Verbal cues: Specific verbal communications will also help the two of you understand what is desired. It is an excellent idea to always use a word when it is time to head to the bathroom. We like "Outside?" Remember that whenever you use a verbal command or signal, it is important that everybody in the family always uses the same word in the same way. Think of the word "Outside" in this situation not only as a question you are asking the pup, but also as an indication that you want to go there. Some dogs may get into the habit of going to the door when they want to go outside. This is great when it happens but it is not as common as some believe. We have found that it is better to use verbal commands to initiate this sort of activity rather than waiting for the puppy to learn this behavior on his own. It seems like your consistent use of a word or phrase like "Outside" will cause the puppy to come to you rather than the door when he needs to go outside. The pup quickly sees you as part of the overall activity of getting to where he needs to go. We believe this is much better.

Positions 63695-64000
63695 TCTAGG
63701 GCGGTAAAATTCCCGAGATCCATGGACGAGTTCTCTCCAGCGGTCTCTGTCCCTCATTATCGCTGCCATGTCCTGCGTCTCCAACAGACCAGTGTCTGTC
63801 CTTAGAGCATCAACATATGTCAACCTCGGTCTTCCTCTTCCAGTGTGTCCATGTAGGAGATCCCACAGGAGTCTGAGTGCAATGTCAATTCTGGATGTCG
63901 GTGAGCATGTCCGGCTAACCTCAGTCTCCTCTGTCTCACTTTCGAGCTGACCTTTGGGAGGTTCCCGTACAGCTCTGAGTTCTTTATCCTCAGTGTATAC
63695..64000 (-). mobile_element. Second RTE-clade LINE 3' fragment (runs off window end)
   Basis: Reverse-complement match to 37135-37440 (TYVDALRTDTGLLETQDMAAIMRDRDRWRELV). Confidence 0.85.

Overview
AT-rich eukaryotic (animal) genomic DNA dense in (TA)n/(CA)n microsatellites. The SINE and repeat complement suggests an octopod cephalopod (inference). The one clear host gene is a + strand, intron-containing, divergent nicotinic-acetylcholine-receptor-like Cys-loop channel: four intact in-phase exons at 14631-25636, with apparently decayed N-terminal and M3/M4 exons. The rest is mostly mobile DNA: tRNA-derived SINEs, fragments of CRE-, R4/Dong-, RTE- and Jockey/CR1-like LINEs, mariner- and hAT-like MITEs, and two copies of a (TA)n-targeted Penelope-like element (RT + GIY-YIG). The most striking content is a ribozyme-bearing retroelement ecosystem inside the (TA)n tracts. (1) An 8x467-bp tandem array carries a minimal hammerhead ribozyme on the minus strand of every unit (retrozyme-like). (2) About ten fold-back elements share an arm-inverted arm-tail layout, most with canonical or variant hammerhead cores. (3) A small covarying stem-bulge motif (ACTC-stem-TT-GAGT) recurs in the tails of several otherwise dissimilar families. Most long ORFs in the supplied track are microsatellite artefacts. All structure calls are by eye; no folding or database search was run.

When an 'accident' happens: One of the key issues in housebreaking is to follow Rule Number One: If you do not catch your puppy doing it, then do not punish him for it! We do not care what someone else may tell you or what you read, if you find a mess that was left when you were not there, clean it up and forget it.
Discipline will not help because unless you catch the puppy in the act, he will have no idea what the scolding is for. Your puppy has urinated and defecated hundreds of times before he met you. Mom or the breeder always cleaned it up. Nobody made a fuss before and the pup will not put the punishment, regardless of its form, together with something he has done without incident numerous times before. Especially if he did it more than 30 seconds ago! Puppies are just like our children. Unless something was really fun (and a repetitious act like going to the bathroom is not), they are not thinking about what they did in the past. They are thinking about what they can do in the future. At this point in his life a puppy's memory is very, very poor. Anyway, let us face it. It was your fault, not the pup's. If you had been watching, you would have noticed the puppy suddenly walking or running around in circles with his nose down smelling for the perfect spot to go to the bathroom. It is just as consistent as the taxi cab driver behind you honking immediately when the light changes. The puppy will show the same behavior every time. It may vary a little from pup to pup but they always show their own "pre-potty pattern" before the act.